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Flashman (The Flashman Papers, Book 1) Paperback – Jun 18 2015
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'Flashman is a wonderful creation, by a master storyteller. We'll forever delight in his evil antics' JEFFREY ARCHER
‘Politically incorrect, lascivious and fiendishly handsome, Flashman is the greatest ’ BORIS JOHNSON
‘Flashman is one of the great characters of modern fiction; a rogue, a lover, and always an irresistible read’ BERNARD CORNWELL
‘Flashman, Sherlock Holmes, Toad of Toad Hall, Bertie Wooster. Any writer would give his eye-teeth to have created a character as good as those. GMF was one of the greats’ CONN IGGULDEN
‘The perfect fictional creation’ TONY PARSONS
‘A first-rate historical novelist’ KINGSLEY AMIS
About the Author
George MacDonald Fraser OBE was a bestselling historical
novelist, journalist and screenwriter. Having worked on newspapers in Britain and Canada he is perhaps most famous for his series of Flashman novels and his anti-hero Harry Flashman. In addition to his novels he also wrote numerous screenplays, most notably The Three Musketeers and the James Bond film Octopussy. George MacDonald Fraser died in January 2008 at the age of 82.
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Top Customer Reviews
Fraser does a wonderful job of taking Thomas Hughes' school bully and creating a life consistent with someone who never grows out of the same type of behavior. The narrative is humorous and from a character perspective open and honest, as who would know better than Harry Flashman the cowardly actions he takes throughout his life, and the undeserved rewards which he is given. The key to the story though is that Fraser is true to the character as defined by Hughes. Although certainly a despicable character, he does have the ability to use his charm, and he has an incredible amount of luck which prevents most people from finding out his serious deficiencies of character.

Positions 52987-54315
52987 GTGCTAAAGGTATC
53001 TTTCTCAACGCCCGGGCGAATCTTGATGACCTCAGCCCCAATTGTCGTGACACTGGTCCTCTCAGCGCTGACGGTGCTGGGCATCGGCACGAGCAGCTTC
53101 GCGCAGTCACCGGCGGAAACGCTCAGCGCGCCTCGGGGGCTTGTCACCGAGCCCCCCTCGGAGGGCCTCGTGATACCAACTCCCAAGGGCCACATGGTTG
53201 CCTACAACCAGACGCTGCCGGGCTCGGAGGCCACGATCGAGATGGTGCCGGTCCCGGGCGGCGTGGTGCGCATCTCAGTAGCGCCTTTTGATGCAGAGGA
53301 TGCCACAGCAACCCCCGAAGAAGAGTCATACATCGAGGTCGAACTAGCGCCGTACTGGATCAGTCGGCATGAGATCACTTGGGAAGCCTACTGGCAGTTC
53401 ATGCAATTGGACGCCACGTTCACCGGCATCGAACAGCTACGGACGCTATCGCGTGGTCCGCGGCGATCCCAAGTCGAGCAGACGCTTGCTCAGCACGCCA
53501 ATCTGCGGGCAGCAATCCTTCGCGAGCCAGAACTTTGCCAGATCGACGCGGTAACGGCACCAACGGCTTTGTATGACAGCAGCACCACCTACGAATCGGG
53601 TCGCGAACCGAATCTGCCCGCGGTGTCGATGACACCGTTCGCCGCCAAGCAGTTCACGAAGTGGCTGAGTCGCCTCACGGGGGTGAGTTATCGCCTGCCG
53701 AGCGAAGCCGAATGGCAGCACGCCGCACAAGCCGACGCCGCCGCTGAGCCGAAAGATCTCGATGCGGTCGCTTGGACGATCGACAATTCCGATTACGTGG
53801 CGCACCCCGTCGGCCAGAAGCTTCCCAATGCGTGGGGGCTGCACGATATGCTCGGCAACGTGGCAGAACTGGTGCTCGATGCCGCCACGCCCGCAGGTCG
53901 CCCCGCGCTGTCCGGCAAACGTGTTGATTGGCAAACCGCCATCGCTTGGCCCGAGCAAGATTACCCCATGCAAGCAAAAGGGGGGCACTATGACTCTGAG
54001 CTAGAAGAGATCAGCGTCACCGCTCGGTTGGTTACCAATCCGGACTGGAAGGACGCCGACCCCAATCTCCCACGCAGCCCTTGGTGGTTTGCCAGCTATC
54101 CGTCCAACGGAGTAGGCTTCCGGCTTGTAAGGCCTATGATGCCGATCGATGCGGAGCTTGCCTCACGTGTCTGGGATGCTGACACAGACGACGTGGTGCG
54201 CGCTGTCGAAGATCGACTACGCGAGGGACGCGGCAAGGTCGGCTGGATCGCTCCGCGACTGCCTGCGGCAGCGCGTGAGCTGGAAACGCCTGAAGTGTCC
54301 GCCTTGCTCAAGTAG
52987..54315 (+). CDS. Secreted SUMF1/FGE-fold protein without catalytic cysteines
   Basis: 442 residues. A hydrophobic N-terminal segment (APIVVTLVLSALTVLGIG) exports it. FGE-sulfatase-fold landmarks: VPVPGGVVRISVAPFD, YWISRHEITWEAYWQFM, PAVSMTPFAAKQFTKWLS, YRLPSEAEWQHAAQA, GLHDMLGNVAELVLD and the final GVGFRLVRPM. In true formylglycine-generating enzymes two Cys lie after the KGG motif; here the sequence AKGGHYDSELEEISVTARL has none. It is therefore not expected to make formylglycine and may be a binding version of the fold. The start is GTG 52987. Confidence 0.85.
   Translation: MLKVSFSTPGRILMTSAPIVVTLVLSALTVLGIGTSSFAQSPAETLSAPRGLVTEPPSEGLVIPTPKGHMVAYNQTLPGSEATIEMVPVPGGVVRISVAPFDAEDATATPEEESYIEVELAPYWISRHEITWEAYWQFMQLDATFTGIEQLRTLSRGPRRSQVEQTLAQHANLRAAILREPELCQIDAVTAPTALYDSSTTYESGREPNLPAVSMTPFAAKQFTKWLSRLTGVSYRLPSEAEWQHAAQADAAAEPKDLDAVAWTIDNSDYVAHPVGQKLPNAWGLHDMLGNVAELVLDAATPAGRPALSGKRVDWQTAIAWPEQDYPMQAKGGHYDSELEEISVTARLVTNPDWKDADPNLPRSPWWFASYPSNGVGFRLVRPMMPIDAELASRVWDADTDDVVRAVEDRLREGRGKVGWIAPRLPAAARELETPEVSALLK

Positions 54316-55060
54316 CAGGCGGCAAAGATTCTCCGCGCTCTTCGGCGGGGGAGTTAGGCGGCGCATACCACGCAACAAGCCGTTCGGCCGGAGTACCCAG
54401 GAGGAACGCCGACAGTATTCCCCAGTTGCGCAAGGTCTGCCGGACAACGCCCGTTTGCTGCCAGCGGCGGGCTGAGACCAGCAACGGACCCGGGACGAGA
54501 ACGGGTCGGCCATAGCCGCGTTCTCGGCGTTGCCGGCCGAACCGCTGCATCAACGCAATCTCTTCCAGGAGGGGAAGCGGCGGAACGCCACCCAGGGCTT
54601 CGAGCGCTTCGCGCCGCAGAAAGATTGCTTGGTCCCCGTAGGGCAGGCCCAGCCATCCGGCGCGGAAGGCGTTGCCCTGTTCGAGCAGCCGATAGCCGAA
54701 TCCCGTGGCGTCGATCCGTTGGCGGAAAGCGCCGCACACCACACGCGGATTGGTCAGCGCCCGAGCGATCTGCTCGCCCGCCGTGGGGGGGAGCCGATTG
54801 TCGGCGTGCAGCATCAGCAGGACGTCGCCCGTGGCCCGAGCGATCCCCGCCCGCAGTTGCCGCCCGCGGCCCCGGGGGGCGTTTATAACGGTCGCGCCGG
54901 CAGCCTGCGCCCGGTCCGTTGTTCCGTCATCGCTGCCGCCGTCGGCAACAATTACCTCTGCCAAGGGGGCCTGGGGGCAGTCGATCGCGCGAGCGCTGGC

One fairly minor point which detracts slightly from the overall effort is that there are a few too many references back to Hughes. It suits its purpose well at the start of the book, but becomes unnecessary and in some cases interrupts the narrative when it occurs later in the book.Read more ›
This first novel, which describes Flashman's entry into adulthood after expulsion from Rugby school for being found inhebriated in a wheelbarrow, scorches along at a tremendous pace, immersing you in the nineteenth century world, with all its blemishes and contradictions.
It will lead you to a war in Afghanistan that I would imagine 99% of readers would not have formerly known about (I certainly didn't), but you will never forget the characters he meets, most of whom actually existed. I admit to a certain wry smile when I see items on the news about Afghanistan nowadays, what with the mujahedin and the Taliban, when I think of what their ancestors did to the British Army all those years ago.